BEYOND KAVANAH (pages 316-317)
What we feel primarily is our inability to feel adequately. Human inadequacy is not an inference of humility; it is the truth of existence. A mitsvah is neither a substitute for thought nor an expression of kavanah. A mitsvah is an act in which we go beyond the scope of our thought and intention. He who plants a tree rises beyond the level of his own intention. He who does a mitsvah plants a tree in the divine garden of eternity.
With a sacred deed goes a cry of the soul, inarticulate at times, that is more expressive of what we witness, of what we sense than words.
A pious man is usually pictured as a sort of bookworm, a person who thrives among the pages of ancient tomes, and to whom life with its longing, sadness, and tensions is but a footnote in a scholarly commentary on the Bible. The truth is that a religious man is like a salamander, that legendary animal that originates from a fire of myrtlewood kept burning for seven years.
Religion is born of fire, of a flame, in which the dross of the mind and soul is melted away. Religion can only thrive on fire. “The Lord spoke unto Moses…This they shall give…half a shekel for an offering to the Lord” (Exodus 30: 13). Said Rabbi Meir: “The Lord showed unto Moses a coin of fire, saying: This is what they shall give.” A life of religion is an altar. “Fire shall be kept burning upon the altar continually; it shall not go out” (Leviticus 6:6).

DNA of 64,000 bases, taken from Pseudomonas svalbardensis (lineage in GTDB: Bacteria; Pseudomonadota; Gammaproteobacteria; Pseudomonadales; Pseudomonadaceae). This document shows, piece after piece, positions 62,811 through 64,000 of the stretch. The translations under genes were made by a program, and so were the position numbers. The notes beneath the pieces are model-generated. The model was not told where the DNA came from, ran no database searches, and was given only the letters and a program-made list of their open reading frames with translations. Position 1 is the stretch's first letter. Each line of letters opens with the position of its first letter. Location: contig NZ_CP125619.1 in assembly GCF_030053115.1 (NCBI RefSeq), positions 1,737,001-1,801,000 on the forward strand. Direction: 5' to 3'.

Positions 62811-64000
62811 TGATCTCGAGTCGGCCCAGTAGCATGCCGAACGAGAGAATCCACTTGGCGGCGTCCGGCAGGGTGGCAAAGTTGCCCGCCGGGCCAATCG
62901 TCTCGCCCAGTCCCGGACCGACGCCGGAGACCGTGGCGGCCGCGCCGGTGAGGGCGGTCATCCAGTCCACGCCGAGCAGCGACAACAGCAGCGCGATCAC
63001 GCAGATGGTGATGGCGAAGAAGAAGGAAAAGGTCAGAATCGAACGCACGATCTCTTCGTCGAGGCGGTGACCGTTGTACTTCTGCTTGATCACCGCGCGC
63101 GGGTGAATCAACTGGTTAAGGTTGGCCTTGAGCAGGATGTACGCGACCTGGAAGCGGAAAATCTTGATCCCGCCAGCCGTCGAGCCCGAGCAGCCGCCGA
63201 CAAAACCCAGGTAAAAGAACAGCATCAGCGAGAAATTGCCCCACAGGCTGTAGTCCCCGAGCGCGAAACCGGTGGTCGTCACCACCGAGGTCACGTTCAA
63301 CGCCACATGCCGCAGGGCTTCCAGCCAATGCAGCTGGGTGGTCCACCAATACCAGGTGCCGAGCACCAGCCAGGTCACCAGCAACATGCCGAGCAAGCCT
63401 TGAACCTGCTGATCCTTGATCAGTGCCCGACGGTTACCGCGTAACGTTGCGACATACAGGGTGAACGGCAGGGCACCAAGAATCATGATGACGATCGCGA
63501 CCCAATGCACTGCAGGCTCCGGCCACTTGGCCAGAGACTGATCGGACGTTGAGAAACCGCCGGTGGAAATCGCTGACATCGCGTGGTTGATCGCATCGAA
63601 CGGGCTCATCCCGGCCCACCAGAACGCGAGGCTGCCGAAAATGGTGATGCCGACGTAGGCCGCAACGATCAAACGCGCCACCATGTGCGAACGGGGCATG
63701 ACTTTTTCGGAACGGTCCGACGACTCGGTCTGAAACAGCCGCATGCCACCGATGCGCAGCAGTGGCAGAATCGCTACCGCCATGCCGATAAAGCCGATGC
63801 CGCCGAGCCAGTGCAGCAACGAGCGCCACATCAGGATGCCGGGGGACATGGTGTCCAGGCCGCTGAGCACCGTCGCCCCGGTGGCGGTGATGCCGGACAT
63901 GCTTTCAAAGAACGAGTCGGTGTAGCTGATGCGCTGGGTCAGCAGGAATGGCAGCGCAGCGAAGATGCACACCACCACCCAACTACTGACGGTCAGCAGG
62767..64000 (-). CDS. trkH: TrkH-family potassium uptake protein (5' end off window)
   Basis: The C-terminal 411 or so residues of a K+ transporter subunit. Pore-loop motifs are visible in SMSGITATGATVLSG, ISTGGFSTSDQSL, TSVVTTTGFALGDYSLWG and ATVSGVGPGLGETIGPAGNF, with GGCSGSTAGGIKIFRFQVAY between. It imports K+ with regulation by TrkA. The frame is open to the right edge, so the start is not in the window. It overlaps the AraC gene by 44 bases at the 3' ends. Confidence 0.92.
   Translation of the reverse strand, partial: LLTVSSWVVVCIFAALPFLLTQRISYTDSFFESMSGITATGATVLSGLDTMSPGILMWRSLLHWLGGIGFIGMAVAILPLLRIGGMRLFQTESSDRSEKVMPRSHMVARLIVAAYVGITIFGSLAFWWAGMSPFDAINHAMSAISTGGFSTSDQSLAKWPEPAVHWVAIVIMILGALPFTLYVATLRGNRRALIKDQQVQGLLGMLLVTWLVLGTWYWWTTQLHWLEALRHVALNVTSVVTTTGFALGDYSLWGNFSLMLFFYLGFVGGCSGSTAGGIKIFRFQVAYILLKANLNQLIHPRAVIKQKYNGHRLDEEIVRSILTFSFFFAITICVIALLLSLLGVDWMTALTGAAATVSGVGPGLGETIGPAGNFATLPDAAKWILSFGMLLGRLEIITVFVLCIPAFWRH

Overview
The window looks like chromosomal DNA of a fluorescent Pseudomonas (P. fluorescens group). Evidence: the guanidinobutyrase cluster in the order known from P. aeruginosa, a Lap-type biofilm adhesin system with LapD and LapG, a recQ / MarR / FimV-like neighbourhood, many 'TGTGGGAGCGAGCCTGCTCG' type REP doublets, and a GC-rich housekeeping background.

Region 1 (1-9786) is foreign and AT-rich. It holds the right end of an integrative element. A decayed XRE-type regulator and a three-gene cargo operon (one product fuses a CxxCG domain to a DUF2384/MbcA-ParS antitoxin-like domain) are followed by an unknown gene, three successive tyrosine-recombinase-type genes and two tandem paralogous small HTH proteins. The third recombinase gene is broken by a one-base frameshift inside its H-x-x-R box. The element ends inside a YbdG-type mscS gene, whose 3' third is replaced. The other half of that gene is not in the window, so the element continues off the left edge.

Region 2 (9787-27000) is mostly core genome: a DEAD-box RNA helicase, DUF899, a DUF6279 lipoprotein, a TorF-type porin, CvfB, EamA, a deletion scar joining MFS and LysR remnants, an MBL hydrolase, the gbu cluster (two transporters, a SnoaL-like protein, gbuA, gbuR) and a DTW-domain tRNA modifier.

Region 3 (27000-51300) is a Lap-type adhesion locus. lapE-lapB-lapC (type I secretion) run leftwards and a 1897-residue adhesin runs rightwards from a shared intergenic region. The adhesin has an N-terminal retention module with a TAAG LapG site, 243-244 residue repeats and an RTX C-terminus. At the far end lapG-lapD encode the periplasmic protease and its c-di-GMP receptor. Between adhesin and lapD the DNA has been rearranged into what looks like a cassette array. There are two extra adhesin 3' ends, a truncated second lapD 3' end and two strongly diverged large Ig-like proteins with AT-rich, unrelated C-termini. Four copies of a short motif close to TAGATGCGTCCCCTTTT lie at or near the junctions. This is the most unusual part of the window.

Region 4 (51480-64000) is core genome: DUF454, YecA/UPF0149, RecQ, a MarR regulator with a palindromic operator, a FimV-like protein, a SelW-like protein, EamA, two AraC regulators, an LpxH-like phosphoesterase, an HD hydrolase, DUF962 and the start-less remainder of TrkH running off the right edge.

Man cannot live without acts of exaltation, without moments of trembling and revering, without being transported by grandeur. For weeks and months he may be confined to the routine of sensible interests, until an hour arrives when all his habits burst under the strain. Common sense may sign a decree that life be kept under the lock of average conceptions, but much in our lives is made to be burned up in a holy flame or it will rot in monstrous deeds, in evil thoughts. To satisfy his need for exaltation, man will plunge into rage, wage wars; he will set the city of Rome afire.
When superimposed as a yoke, as a dogma, as a fear, religion tends to violate rather than to nurture the spirit of man. Religion must be an altar upon which the fire of the soul may be kindled in holiness.
~From God in Search of Man by Abraham Joshua Heschel